Bronx D.A. Robert T. Johnson, Touro College, and Bullying Experts Hold Symposium to Provide Violence Prevention Strategies to Teachers and Administrators

Date: October 05, 2010
Media Contact:

Barbara Franklin
Director of Communications
212-463-0400 x5530
Barbara.franklin@touro.edu

New York, N.Y. – At a time when reports of bullying are on the rise across the country, with concern about some cases leading to suicide, Touro College’s Equity Assistance Center housed in the Lander Center for Educational Research of the Graduate School of Education hosted a symposium on “Bullying and Harassment: The Most Common Form of Violence” on Sept. 28. The event brought together bullying experts, teachers, school administrators, and non-profits from New York City, Westchester, Long Island, and New Jersey to learn practical strategies to curtail bullying and combat violence.

The Honorable Robert T. Johnson, District Attorney of Bronx County, the event’s keynote speaker, discussed New York Gov. David Paterson’s recent signing of the “Dignity for All Students Act” on Sept. 8, which, aims to ensure that school administrators and educators have the tools and resources in place to afford all students – and particularly those who are traditionally targeted by bullies – an educational environment in which they can thrive.

“This effort to address how young people sometimes treat one another is appropriate and very timely,” Mr. Johnson said. Much of the behavior that we are witnessing, particularly on so- called ‘reality television’ programs, suggests that constant humiliation of others has become an acceptable national sport. The results have been tragic.”

Dr. Stuart Green, chairman of the New Jersey Commission on Bullying in Schools, discussed how bullying is most prevalent in school settings, and noted that contrary to what many believe, bullies do not suffer from poor self-esteem and are, in fact, very popular, especially with adults.

To combat bullying, Dr. Green said, “Schools need to have clear, consistent rules, and meet with the children involved - both the bully and the child who is bullied. School administrators and teachers need to convey that bullying is not acceptable behavior and they need to understand that inaction is not an acceptable reaction to the problem.” He added that bullying is a worldwide problem and that it usually peaks during the middle school years, in grades 6 through 8, stressing the importance of intervention in the elementary school grades.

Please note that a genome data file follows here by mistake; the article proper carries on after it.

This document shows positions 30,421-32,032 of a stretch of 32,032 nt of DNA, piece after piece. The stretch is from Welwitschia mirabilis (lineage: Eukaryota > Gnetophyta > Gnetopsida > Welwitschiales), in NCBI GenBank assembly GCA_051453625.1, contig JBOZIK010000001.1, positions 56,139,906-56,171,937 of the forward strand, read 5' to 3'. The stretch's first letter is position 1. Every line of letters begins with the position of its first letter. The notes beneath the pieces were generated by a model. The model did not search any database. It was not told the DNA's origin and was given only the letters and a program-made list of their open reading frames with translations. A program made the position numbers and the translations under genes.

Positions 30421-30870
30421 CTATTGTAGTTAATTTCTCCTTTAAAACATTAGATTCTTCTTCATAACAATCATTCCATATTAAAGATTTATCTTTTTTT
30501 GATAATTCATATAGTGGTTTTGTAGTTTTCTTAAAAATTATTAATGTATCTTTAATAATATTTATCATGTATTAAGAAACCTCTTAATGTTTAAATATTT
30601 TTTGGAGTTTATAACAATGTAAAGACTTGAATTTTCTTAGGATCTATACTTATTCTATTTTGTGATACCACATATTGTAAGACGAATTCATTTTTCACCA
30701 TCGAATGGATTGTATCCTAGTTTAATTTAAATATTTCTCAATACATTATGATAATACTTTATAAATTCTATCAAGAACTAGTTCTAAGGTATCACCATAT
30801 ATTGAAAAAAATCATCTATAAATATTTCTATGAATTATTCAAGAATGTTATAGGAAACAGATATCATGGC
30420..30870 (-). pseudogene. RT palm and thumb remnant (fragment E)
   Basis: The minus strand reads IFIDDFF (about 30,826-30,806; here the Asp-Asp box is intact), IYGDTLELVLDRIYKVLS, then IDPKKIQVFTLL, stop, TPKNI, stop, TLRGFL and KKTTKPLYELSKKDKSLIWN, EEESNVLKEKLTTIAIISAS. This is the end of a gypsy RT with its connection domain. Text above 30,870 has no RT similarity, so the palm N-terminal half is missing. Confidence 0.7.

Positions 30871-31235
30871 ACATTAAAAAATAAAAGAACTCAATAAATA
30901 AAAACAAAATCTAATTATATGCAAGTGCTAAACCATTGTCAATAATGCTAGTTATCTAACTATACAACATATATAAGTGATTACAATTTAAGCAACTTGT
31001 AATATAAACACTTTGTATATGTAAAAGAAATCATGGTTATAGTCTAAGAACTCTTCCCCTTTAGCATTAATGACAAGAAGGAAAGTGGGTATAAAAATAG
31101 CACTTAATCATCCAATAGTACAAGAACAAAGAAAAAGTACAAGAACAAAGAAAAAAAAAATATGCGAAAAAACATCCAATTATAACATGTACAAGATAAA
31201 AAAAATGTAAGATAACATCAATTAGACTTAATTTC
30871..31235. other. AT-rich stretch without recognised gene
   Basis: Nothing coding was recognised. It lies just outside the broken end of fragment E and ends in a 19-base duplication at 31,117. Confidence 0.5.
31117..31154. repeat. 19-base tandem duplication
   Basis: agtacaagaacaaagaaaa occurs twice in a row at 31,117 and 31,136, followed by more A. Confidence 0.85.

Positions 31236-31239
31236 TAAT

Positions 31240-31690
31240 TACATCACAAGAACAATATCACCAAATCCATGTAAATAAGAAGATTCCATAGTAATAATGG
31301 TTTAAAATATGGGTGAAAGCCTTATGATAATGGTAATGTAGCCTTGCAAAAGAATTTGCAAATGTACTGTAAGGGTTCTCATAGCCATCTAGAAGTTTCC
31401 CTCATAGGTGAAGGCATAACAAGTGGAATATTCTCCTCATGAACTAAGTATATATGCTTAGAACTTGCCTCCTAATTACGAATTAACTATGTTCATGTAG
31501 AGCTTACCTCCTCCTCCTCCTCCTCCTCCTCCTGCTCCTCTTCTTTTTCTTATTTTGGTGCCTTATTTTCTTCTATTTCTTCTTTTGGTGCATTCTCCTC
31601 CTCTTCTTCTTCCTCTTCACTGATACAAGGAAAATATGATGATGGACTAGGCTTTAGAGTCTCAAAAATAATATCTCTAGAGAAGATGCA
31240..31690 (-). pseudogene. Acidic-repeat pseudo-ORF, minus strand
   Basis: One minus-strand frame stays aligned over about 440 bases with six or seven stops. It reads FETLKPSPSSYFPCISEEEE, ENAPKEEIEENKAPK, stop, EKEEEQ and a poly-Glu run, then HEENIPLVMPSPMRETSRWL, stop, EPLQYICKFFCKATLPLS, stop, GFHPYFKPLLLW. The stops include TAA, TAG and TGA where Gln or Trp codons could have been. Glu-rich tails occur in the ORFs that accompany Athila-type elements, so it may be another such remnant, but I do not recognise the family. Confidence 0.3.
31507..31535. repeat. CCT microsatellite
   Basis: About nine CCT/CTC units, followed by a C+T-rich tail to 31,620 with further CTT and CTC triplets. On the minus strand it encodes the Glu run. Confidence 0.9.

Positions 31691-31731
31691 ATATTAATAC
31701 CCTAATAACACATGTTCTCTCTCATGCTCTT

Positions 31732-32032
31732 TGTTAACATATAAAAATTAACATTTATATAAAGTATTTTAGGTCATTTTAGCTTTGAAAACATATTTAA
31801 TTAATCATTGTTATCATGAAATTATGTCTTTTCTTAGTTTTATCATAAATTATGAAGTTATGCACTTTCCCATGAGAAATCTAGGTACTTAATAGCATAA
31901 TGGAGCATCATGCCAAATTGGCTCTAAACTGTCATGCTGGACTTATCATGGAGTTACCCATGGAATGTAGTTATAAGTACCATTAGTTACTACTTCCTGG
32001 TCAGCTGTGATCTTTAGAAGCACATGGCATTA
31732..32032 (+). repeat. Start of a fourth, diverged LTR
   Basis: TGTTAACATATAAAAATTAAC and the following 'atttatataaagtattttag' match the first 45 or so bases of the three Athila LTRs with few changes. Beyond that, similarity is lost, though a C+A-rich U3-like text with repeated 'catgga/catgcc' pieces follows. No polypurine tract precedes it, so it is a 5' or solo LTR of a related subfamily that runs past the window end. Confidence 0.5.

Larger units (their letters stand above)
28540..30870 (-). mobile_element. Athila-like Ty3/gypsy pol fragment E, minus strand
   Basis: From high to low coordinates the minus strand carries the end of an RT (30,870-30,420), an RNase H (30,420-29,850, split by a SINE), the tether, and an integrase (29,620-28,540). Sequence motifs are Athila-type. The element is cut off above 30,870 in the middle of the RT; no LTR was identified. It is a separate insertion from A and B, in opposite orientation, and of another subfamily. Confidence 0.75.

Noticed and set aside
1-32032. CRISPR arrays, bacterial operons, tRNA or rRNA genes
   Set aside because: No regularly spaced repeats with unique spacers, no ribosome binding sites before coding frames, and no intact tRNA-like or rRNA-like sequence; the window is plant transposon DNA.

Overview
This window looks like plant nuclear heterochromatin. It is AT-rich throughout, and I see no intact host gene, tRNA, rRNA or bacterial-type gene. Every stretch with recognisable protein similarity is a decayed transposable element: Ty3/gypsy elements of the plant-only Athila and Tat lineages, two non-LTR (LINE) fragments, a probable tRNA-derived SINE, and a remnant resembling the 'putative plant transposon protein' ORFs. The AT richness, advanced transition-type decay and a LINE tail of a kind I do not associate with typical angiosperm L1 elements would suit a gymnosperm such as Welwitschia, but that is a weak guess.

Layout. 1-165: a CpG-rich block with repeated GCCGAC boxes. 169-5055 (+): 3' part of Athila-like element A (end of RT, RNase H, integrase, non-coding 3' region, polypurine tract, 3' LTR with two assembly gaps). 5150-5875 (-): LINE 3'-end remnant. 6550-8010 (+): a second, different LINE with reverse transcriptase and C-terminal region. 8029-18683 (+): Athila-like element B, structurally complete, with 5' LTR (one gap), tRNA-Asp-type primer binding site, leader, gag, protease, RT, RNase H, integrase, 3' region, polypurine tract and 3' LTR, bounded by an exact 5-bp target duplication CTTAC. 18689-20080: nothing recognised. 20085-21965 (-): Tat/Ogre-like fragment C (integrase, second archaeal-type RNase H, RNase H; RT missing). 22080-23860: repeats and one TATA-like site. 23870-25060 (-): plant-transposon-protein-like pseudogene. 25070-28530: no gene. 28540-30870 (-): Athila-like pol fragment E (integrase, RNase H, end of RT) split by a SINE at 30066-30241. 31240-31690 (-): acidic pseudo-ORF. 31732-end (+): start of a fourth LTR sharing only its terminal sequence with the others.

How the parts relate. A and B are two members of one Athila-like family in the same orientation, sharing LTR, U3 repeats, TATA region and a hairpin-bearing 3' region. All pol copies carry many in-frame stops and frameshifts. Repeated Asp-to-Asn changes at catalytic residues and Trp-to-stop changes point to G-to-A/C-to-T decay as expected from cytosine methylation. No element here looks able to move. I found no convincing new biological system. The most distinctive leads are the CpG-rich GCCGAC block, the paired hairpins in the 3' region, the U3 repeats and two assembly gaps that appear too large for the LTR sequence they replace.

Whether in person, in social media, or by text, bullying has become the most common form of violence in schools, according to the National Association of School Psychologists (NASP). The National Education Association (NEA) estimates that 160,000 children miss school every day due to fear of attack or intimidation by other students. Additionally, two-thirds of students believe that schools respond poorly to bullying, according to the NASP, with a high percentage of students believing that adult help is infrequent and ineffective.

“Schools should be a safe place for learning, free from bullying, with a support system of adults who will address the problem immediately,” said Dr. Lamar Miller, Dean of Touro’s Graduate School of Education. “Our students will be teachers very soon, and it is very important that they have access to the tools needed to best address bullying in schools.”

“The symposium provided practical, valuable information that teachers, administrators, and parents can use to combat bullying,” said Dr. Velma L. Cobb, Director of Touro College’s Equity Assistance Center. “We need to give these adults, who spend a lot of time with our children, information that helps identify the most vulnerable students, and how to work together to stop bullying.”

Additional speakers included David Hensel, Coleen Chin, and Miriam Nunberg, attorneys from the New York Office of Civil Rights; Corrine O’Hara, RN, health educator, LGBTQ coordinator, HiTops; and Jason Siros, assistant project director, A World of Difference Institute, Anti- Defamation League.

The event was hosted by Touro College’s Equity Assistance Center-Region II in collaboration with the U.S. Department of Education New York Office for Civil Rights, and was held at the at the Lander College for Women/The Anna Ruth and Mark Hasten School.

Touro’s Graduate School of Education is the second largest in New York state, preparing approximately 4,000 students to become highly professional and competent teachers and administrators in education, special education, mathematics education, school leadership, teaching literacy, TESOL (“teachers of English to speakers of other languages”) and bilingual education. The School received a $1.9 million federal grant to operate one of 10 “Equity Assistance Centers” in the nation that help public schools address issues of race, gender and national origin that impact on student achievement and opportunity.

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